Anna Gragert
March 02, 2016 3:01 pm
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You know how we use fuels such as gasoline and diesel to generate power for creations like cars? Well, that’s become a problem – because these are nonrenewable resources. The proposed solution: poop.

Every year, more than 1 billion tons of poop is produced in the United States alone. In the end, most of this waste actually goes to waste, even though it contains proteins that can be reengineered to supply us with fuel. In addition, utilizing this manure would also help to redirect the greenhouse gases that are emitted into the atmosphere when poop is left to break down on its own.

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“In order to have a secure, sustainable supply of energy in the future, it is important that we pursue renewable technologies such as we’re doing,” Fulbright scholar David Wernick told Phys.org. “A good portion of that manure is left to aerobically compost and that produces a lot of nitrous oxide and a lot of methane emissions, which are greenhouse gases that are 325 times more potent than CO2.”

On the contrary, you may have heard that ethanol (which is made from corn) is the solution to this fuel dilemma. However, it is not the best possible solution because it does not burn like gasoline and it also damages metals.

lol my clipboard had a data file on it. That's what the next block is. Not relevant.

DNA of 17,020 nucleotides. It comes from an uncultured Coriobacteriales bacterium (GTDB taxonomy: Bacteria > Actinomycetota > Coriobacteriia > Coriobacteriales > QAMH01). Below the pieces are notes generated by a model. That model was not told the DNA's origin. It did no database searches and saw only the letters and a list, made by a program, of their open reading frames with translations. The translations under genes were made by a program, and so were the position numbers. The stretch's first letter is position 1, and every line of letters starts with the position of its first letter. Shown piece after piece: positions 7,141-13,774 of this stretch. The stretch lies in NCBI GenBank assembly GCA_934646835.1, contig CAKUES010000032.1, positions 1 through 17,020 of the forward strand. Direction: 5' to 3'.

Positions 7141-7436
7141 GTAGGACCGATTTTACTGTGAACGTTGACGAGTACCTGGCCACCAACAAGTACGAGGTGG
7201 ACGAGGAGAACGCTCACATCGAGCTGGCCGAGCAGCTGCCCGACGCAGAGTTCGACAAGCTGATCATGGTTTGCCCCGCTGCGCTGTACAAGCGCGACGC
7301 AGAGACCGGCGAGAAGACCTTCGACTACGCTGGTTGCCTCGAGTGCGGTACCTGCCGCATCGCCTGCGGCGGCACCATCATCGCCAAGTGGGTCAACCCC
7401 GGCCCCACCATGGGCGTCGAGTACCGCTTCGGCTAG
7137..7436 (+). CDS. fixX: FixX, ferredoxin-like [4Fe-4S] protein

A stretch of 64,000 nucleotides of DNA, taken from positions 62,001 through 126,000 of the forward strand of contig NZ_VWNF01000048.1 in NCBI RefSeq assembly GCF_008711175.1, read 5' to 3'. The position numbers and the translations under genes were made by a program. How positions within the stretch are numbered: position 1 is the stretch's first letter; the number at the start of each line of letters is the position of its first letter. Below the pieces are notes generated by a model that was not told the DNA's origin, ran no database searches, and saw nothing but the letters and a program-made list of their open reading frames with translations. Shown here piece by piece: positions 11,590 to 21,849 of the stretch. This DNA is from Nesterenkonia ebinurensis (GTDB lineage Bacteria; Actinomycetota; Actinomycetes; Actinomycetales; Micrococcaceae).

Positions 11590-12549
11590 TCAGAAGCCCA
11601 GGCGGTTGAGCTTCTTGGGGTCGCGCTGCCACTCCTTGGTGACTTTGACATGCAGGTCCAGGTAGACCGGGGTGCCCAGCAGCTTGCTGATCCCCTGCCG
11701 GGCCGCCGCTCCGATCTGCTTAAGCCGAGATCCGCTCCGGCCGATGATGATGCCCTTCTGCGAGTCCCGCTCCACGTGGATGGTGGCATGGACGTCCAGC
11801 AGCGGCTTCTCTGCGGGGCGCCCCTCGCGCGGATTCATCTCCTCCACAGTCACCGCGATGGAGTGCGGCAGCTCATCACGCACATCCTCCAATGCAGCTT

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Instead, Wernick and his UCLA peers are working to develop biofuels that “have more favorable properties as a fuel than ethanol.” Such fuels can also involve other forms of waste, such as algae and fermentation leftovers from wine and beer production. Wernick adds, “We try to produce branch chain alcohols, that are a little larger, more energy dense and burn more like real gasoline. You can drop it right into your car. You don’t need any modification.” In other words, they’re aiming to create a process that starts with poop as a source and ends with fuel as a product.

While this poop-related tactic may sound simple in theory, it is anything but. Mostly, Wernick has to worry about the nitrogen cycle because waste products such as algae require nitrogen fertilizers to grow. Plus, converting nitrogen into a fertilizer requires a significant amount of energy, which would end up releasing additional greenhouse gases into the environment (completely defeating the purpose of the entire, Earth-friendly process).

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As of right now, Wernick’s team has altered Bacillus subtilis (a bacterium found in soil and the human digestive tract) to “do the protein breakdown step and also to convert the resulting material into our product,” said Wernick, adding, “Right now the products of our process are alcohol biofuels and ammonia.” In turn, this ammonia can be used as a fertilizer or it can help them make nitrogen-based fertilizers.

The UCLA team wants to continue studying the Bacillus subtilis so, in the end, they can produce biofuels on a large-scale. Luckily, they have the academic freedom to do so, which means that poop-powered cars may be a reality in the not-so-distant future.

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